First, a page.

More than 200 zinc-activated enzymes are known. Carboanhydrase contains 0.31-0.34% zinc. It is also a part of alkaline phosphatase, malate dehydrogenase, alcohol dehydrogenase, glutamate dehydrogenase, etc.
Zinc-containing carboanhydrase was found in oat, parsley, pea, and tomato chloroplasts. Zinc is a component of dehydrogenases that require the presence of NAD.
Zinc deficiency in plants leads to accumulation of reducing sugars, decreases sucrose and starch content, increases accumulation of organic acids, decreases auxin content, impairs protein synthesis and accumulation of nitrogenous non-protein soluble compounds. Cell division is suppressed 2-3 times, which causes morphological changes in leaves, cell stretching and tissue differentiation are impaired, meristematic cells are hypertrophied, columnar cells of longitudinal stretching in flax are suppressed and chloroplasts are reduced in size. A large number of mitochondria are formed if the content is sufficient.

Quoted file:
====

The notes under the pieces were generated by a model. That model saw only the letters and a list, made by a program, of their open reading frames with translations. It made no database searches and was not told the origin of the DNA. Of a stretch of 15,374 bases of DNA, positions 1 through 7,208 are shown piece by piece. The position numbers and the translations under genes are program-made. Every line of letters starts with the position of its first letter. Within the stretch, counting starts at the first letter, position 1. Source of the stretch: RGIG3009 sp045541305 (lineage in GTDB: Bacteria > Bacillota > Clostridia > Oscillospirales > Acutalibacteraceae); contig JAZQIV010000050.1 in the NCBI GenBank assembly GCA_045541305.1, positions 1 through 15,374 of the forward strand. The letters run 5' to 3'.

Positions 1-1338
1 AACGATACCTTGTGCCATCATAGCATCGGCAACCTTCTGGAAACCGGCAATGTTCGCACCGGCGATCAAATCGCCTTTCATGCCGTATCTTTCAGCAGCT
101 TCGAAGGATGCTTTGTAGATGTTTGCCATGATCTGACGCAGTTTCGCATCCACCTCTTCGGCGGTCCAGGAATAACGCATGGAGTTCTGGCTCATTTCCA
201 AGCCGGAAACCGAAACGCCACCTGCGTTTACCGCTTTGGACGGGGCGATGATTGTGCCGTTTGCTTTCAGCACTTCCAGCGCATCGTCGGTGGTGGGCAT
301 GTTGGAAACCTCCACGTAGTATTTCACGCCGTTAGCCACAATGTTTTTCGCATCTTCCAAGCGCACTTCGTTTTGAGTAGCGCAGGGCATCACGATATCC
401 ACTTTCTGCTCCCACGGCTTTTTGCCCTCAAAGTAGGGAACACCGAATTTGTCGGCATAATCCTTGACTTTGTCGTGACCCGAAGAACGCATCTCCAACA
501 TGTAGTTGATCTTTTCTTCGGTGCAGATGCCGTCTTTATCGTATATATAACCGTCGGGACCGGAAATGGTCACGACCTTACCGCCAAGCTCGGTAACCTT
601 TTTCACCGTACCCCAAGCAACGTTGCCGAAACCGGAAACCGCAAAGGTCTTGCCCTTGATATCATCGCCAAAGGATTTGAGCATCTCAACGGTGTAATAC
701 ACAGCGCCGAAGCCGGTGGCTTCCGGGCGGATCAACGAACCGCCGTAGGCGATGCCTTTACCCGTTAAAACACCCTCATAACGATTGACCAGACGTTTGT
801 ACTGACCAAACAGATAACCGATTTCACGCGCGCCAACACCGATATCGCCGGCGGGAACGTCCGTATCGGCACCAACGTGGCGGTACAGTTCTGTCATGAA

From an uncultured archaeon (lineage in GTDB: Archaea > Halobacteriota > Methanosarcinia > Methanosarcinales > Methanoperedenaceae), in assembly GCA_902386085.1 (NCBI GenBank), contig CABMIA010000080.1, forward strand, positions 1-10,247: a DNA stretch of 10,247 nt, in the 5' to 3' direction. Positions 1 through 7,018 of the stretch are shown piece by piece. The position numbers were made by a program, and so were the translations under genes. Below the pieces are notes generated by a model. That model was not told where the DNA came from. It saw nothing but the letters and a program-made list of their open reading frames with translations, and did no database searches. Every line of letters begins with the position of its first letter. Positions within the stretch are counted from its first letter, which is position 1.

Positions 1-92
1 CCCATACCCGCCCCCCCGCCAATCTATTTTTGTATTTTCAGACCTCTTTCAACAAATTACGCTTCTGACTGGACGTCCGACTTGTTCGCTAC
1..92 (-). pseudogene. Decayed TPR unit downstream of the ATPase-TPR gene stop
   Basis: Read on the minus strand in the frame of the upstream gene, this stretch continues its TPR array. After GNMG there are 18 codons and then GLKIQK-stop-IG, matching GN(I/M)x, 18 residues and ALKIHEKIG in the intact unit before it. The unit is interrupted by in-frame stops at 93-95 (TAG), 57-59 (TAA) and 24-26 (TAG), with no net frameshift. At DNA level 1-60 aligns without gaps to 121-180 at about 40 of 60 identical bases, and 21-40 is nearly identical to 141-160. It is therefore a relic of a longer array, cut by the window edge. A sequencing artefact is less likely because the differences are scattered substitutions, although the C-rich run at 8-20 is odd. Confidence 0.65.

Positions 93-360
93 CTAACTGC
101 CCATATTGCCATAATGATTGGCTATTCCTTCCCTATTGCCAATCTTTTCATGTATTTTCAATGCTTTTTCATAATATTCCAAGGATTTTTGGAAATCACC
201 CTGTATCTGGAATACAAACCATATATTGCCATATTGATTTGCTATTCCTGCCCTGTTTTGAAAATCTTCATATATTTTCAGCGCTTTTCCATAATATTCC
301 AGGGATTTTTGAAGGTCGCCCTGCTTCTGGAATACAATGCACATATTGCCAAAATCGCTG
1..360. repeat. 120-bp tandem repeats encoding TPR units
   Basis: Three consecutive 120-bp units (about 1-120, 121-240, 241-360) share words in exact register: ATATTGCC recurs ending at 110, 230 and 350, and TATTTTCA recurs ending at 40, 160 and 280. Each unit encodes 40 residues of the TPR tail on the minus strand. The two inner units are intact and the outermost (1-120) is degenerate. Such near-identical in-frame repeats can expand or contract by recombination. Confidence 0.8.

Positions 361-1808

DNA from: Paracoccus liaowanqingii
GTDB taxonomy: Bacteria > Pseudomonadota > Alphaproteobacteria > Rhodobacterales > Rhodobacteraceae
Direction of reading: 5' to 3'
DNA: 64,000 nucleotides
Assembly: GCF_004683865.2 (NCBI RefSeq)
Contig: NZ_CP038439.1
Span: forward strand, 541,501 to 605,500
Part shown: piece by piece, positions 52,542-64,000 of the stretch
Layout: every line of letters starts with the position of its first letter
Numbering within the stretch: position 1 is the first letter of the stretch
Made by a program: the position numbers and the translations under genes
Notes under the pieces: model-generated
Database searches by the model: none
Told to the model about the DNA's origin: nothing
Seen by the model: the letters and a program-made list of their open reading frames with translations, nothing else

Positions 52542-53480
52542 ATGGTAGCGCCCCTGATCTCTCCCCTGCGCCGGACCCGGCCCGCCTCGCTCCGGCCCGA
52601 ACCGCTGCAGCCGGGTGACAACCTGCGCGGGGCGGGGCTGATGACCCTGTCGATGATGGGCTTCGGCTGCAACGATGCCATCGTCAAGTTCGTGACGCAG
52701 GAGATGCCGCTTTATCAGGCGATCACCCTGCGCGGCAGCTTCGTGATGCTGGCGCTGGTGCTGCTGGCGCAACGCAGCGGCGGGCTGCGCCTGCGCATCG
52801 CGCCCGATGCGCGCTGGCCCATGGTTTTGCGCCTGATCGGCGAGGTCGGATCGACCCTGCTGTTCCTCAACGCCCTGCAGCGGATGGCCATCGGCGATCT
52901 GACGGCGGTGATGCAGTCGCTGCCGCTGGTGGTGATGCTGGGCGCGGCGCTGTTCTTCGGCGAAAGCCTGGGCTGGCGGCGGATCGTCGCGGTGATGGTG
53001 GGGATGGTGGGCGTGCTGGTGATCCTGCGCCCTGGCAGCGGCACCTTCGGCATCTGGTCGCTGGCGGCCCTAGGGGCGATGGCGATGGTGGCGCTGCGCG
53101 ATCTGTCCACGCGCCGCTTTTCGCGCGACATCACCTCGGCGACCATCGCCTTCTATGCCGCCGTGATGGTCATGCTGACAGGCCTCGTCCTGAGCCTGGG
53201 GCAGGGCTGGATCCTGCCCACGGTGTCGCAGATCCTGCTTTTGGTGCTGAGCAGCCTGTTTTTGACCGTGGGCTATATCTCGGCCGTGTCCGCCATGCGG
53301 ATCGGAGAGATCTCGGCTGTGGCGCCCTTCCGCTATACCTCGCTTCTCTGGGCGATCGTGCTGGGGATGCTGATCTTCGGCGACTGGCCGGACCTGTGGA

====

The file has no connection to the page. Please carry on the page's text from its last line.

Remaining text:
Fruit crops, especially citrus, are sensitive to zinc deficiency. Apple, apricot, peach, quince, and cherry trees show small-leaved and rosette leaves, while citrus trees show leaf spotting. Corn shows white-white, or chlorosis, on the upper leaves; tomato shows small-leaved leaves and curling of leaf blades and petioles; stunting is typical for all plants.
Zinc deficiency may occur in acidic strongly podzolized light soils, carbonate and highly humusous soils. High doses of phosphorus fertilizers and strong plowing of subsoil to arable horizon aggravate deficiency.